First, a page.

Business Logic vs. Free Software Idealism - page 2
Six months ago, the OLPC project was a poster-child for free software. The project received assistance from leading free software projects and companies, and its innovative software was widely regarded as an example of what free software could accomplish.
Even more importantly, free software's ethos of cooperation seemed well-matched to an effort that, as the Vision page on the site still says, was "an education project, not a laptop project." The fit seems so perfect that Richard M. Stallman, the founder of the Free Software Foundation, was considering switching over to an OLPC machine for his personal use.
In the last few months, though, this association has tarnished as the OLPC goal of distributing 150 million computers by the end of the year has appeared increasingly impossible. In an interview in March with BusinessWeek, OLPC founder Nicholas Negroponte is quoted as saying that, in the past, the project had operated "almost like a terrorist group" and needed to be managed "more like Microsoft." He also acknowledged that OLPC was looking for a CEO. About the same time, Negroponte announced that the project's XO computers would run a version of Windows--news that was recently confirmed.
While these events have been happening, OLPC has lost several key members, including Mary Lou Jepson, the cofounder and CTO; Walter Bender, head of software and content, and Ivan Krstic, director of security architecture. Both Bender and Krstic indicated that their resignations were over disagreements with the directions in which OLPC was heading. Jepson specifically denied such motivations, but the denial may have been more diplomatic than anything else.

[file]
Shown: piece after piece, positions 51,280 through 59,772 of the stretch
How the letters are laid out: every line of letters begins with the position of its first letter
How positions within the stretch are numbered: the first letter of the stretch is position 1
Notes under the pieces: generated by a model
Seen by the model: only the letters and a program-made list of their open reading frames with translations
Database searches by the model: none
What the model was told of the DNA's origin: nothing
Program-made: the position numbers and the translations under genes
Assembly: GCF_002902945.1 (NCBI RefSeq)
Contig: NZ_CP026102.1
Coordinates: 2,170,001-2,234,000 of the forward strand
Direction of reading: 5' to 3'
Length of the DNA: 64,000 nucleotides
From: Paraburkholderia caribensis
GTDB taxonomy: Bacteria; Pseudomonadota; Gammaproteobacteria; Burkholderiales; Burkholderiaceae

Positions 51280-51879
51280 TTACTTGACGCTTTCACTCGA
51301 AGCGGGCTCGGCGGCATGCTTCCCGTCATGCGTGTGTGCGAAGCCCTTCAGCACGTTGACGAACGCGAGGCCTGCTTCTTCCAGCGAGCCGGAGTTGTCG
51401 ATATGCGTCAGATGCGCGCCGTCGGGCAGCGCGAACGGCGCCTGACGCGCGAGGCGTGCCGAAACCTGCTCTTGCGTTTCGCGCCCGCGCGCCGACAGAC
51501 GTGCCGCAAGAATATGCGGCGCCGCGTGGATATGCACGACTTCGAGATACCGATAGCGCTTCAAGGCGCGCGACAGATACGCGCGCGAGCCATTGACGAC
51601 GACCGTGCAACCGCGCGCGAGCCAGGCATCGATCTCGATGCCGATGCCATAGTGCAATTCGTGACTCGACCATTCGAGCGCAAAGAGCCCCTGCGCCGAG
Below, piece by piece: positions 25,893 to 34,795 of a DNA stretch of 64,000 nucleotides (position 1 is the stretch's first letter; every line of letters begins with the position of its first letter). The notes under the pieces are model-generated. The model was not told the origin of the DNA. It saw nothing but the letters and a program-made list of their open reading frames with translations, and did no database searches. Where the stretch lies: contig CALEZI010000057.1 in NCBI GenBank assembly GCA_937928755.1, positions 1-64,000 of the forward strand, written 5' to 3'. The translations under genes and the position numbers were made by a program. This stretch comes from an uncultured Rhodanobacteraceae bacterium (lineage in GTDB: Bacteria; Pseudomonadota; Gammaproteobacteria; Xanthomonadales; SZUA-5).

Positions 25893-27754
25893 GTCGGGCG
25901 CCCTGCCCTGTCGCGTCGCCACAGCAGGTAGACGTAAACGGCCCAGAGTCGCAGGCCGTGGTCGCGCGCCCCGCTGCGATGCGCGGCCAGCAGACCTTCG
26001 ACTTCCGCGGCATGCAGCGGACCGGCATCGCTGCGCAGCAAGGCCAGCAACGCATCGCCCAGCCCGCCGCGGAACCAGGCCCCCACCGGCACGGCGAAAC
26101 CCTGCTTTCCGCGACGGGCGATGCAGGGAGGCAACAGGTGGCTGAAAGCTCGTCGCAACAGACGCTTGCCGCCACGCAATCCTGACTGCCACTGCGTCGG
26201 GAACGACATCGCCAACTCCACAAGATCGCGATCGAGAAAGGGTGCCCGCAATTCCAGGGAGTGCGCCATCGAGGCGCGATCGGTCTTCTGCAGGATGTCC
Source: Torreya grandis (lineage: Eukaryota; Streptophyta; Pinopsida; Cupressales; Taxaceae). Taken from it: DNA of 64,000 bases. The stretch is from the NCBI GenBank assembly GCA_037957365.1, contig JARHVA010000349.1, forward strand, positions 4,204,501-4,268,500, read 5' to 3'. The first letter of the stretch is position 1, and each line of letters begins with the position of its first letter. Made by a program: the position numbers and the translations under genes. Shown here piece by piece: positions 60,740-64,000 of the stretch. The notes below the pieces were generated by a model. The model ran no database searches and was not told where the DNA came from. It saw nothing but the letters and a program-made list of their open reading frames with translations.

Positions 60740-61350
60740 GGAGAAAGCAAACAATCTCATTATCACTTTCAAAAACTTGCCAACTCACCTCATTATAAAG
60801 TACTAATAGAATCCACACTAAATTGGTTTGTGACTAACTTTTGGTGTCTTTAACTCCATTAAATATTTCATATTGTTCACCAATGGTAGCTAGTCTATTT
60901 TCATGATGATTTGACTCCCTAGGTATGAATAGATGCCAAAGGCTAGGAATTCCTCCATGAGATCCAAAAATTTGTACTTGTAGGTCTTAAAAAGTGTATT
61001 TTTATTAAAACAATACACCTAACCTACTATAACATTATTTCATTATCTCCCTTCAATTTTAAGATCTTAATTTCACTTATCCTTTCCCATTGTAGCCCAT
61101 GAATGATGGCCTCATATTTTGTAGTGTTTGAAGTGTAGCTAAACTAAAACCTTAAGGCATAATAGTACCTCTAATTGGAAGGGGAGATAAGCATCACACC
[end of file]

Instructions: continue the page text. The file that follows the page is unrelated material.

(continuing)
In the general free software community, these events have been greeted with outrage. You don't have to search far on the Internet to find people suggesting that OLPC has used and abandoned the community, and that it is becoming simply another laptop manufacturer.
These reactions are somewhat exaggerated. After all,the OLPC still seems focused on its educational mission, and the original free software operating system will still be available alongside Windows on the next version of the XO.
However, they are understandable, both emotionally and in real-life terms. In equating the free software way of doing things with terrorists--however jokingly--Negroponte does seem to be repudiating the community that created the project. And in not only wanting to model the project on the fiercely competitive Microsoft but partnering with it, he confirms that he is doing exactly that.
Moreover, it is hard to see how Microsoft, with its orientation to profit and ruthless business practices, is compatible with the basic idealism with which OLPC was founder and previously operated. Making accessibility to the Internet even partially connected to a commercial company is simply the wrong message.
What Negroponte seems to be saying is that, if you are going to succeed, then cutthroat capitalism is the way to go--and to hell with free software idealism when you no longer need it.